New film incentive clouds definition of 'Aussie film'
EmptySYDNEY -- The Australian film sector is in a state of flux. Production levels are slowly increasing, and bigger-budget projects are being greenlighted in line with the expectations of what the recently introduced Australian Screen Production Incentive will deliver.
At the same time, though, Aussie producers and distributors are grappling with definitions of qualifying Australian films, the mechanics of the new incentives and how the new mega-agency, Screen Australia, which starts operations on July 1, will administer it all.
Certainly the new incentive, also known as the 40% producer offset, has generated a flurry of activity among producers with new projects and heralds changes to the way independent distributors do business as they seek to co-fund more local productions with the incentive.
Last month, postproduction house Animal Logic, Village Roadshow and Warner Bros. announced production of the 2010-slated big-budget CGI feature "Guardians of Ga'hoole," which will take place in Sydney over the next two years -- the second major feature after Baz Luhrmann's forthcoming film "Australia" to use the incentive.
Also set to be made under the new offset is Fred Schepisi's Vietnam War film, "Last Man," as well as Jane Campion's "Bright Star" and Scott Hicks' "The Boys Are Back in Town," both of which are U.K. co-productions.
But the debate swirling around the industry now centers on the definition of an Australian film for those wanting to qualify for the incentive.
That debate was triggered by director George Miller and Warner Bros., who wanted to use the incentive to help finance the 2009-slated "Justice League: Mortal" but were denied, reportedly because the film had been developed by a U.S. studio, is based on an American story and script, and featured an ensemble cast of American and Australian actors.
Miller nevertheless contended that "it's clear in this case, if the film's made here with creative control by my company, which has been in continuous production here for a quarter of a century, and the financing is coming from Village Roadshow, you're talking about creative and financial control resting in Australia."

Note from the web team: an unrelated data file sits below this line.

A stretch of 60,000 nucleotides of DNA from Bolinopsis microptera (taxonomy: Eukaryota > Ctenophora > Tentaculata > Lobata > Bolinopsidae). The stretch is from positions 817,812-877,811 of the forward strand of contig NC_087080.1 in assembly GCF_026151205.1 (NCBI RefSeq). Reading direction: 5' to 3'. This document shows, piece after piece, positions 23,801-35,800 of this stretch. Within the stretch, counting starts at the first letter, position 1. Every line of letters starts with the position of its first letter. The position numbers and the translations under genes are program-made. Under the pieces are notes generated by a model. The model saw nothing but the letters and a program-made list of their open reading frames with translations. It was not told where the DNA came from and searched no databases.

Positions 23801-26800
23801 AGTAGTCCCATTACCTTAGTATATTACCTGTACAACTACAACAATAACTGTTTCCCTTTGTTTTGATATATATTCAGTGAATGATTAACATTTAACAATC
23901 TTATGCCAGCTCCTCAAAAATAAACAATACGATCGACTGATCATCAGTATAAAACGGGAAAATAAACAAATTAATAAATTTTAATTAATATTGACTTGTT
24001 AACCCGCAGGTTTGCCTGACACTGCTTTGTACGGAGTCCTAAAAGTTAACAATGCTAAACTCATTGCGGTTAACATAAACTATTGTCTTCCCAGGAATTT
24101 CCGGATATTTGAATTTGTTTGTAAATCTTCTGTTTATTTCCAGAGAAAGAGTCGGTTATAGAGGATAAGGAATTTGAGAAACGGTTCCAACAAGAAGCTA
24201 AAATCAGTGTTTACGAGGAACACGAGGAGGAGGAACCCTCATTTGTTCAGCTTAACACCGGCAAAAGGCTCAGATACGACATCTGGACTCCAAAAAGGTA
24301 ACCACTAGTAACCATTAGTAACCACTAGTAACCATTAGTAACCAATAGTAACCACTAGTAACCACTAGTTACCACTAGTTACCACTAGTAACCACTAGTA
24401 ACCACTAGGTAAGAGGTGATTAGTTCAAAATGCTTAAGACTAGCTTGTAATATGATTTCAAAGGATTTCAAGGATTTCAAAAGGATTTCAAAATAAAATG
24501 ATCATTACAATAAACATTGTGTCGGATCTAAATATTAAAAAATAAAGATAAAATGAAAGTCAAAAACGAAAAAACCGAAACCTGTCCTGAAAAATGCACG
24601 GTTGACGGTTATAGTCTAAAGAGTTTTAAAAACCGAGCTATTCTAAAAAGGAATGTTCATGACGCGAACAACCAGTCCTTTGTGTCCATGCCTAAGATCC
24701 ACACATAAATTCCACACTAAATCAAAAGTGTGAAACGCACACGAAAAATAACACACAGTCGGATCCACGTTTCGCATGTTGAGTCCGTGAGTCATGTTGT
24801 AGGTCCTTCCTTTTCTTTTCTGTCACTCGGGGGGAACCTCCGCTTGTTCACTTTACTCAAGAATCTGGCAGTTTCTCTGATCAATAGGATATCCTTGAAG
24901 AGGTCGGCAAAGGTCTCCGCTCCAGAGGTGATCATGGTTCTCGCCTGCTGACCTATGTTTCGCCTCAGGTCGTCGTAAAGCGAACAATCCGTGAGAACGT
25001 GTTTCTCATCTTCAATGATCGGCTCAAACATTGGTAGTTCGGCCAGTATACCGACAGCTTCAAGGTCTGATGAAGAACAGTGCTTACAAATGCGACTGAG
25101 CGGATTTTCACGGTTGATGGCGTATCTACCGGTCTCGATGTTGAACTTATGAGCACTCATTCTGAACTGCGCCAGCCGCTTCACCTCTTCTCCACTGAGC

But the Media, Entertainment and Arts Alliance, the creatives union, lobbied against giving the film the offset, arguing that it was introduced for cultural reasons.
"It is clear that a film should demonstrate high levels of Australian content as well as high levels of Australian participation in the production, including writer, director, producer, cast and crew," says MEAA director Simon Whipp.
The Film Finance Corp., which is administering the new offset before it's folded into Screen Australia this month, clarified the definition of qualifying Australian content.
"Where the underlying rights have been created by a non-Australian and the subject matter is not Australian, the FFC would expect all development of the project to be originated and owned by Australians," the FFC said in a statement. "Where the subject matter is not Australian or about Australians, the FFC would expect the project's development to be originated, created and owned by Australians."
Elsewhere, local features still aren't commercially successful at the Aussie boxoffice. Last year, local films took 4% of the local boxoffice, but that figure was inflated by "Happy Feet," which earned more than AUS$20 million ($19.4 million).
According to the Motion Picture Distributors Association of Australia, the Australian
boxoffice is up 7% in the first quarter compared with last year. But Aussie releases have been small in number. With at least 22 films set for release this year, the top-ranking local film to date is the coming-of-age drama, "The Black Balloon," which took in AUS$1.9 million after seven weeks in release.